2. I really enjoyed this post! I’m a big reader, and enjoyed reading and other academic pursuits before I ever got into video games… so I did not get a chance to benefit from an early NES, PS1 education like you did. But I have to say, what has really astounded me about games is the depth of storytelling and themes they can present, in such innovative ways. I’ve felt catharsis and real emotions while playing certain games — I’m thinking of more recent games like Journey or even Mass Effect — which to me is what reading is all about. I love anything that gets me thinking and makes me feel connected to the human race, which many video games as well as books have accomplished.

    • I’m glad you enjoyed the post! I think there was a major turning point sometime during the life of the PS1 where technological capability combined with a realization among developers that story mattered. The result is some truly cinematic games in recent years–not to mention the struggle of some developers to define the difference between game and movie–Yes, I’m looking at you Final Fantasy 13.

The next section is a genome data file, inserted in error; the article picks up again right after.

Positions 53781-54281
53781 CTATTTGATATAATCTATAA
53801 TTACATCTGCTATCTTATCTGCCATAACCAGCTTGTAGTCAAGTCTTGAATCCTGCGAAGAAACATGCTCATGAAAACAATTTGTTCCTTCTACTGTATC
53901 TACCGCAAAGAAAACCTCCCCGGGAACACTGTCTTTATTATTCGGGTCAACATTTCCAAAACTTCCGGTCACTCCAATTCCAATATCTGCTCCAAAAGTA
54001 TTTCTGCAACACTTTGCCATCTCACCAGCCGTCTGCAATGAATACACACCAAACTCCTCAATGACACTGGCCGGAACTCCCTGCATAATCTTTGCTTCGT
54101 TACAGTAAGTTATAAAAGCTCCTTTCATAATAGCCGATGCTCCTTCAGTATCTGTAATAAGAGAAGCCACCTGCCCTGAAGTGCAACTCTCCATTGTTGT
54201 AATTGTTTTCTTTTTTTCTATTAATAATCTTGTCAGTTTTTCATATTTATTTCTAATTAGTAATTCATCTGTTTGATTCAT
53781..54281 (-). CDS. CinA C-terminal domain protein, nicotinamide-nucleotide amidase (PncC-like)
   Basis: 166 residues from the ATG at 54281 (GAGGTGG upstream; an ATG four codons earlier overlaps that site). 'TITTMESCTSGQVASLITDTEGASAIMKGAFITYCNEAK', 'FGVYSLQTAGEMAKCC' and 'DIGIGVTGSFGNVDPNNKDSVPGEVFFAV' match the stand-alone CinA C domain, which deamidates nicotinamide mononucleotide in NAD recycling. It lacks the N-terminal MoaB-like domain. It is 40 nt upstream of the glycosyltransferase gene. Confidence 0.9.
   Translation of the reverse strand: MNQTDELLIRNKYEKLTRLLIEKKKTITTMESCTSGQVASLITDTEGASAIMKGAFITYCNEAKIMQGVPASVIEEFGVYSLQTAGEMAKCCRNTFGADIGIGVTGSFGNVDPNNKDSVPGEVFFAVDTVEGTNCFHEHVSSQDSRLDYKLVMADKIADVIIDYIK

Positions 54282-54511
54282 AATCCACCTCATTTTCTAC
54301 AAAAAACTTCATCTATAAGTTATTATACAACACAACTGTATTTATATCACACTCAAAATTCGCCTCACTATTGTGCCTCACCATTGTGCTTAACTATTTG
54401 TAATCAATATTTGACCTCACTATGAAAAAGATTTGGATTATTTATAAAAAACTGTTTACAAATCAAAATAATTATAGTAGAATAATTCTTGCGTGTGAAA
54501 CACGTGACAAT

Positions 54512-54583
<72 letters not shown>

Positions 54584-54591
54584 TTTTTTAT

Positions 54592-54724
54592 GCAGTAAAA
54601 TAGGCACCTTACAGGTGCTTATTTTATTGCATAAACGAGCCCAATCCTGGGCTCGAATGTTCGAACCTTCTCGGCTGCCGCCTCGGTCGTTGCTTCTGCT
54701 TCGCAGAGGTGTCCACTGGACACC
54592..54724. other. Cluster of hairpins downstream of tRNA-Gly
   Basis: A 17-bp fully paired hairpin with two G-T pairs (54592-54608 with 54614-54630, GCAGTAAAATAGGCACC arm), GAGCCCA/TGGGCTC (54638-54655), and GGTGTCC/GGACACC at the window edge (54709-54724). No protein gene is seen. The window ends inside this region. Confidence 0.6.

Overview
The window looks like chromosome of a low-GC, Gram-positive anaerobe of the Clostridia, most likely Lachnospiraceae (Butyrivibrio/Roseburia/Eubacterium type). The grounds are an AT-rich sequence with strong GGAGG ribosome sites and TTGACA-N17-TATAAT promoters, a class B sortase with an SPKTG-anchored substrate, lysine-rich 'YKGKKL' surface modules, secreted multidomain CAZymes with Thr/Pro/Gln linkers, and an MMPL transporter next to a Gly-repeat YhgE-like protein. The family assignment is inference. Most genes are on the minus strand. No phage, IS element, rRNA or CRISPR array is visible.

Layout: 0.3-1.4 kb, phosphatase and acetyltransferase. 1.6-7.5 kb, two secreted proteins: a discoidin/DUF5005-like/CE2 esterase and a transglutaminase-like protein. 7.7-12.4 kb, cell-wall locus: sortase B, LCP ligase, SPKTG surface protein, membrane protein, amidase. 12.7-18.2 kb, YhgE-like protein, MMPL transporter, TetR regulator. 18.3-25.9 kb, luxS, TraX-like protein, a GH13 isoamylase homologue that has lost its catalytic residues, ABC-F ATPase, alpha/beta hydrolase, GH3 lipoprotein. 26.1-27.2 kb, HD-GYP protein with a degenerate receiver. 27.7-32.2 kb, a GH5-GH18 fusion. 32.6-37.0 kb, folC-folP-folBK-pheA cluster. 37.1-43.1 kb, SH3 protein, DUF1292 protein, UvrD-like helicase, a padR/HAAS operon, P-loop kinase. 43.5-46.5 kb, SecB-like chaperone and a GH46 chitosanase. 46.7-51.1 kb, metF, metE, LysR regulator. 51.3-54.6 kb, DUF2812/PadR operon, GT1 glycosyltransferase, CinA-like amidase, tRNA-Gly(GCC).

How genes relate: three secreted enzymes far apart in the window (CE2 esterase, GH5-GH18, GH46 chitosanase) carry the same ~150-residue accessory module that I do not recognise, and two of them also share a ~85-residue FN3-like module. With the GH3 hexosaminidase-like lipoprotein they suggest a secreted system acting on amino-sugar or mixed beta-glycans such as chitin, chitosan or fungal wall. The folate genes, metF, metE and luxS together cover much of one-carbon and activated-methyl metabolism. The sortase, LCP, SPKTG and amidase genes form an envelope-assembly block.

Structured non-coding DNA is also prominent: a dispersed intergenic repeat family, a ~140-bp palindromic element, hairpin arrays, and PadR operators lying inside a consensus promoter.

I know well the feeling of catharsis that you describe. Sadly, I seem to find it less often in games of late. I am not sure if this is me getting older and pickier… or perhaps it has something to do with the fact that my imagination is less involved in gaming today because the games do so much of the work for me. Oh well… a thought for another day.

      Thanks for reading, and for the comment.

  3. I do not share your love of video games. I respect them and have tried them but they just do not do it for me and I am not sure why.

    Words are our finest attribute… maybe… or perhaps it is charity? Literature is perhaps our highest expression.

    As a teenager I read the Lord of the Rings and Moby Dick. I could tell they were wonderful and beyond me but I could not fully understand them. In Moby Dick he describes his face being cold but his body being the perfect temperature. He argues that perfect comfort is only possible when part of you is less than comfortable. I have spent 20 years thinking about that and coming more and more to believe it.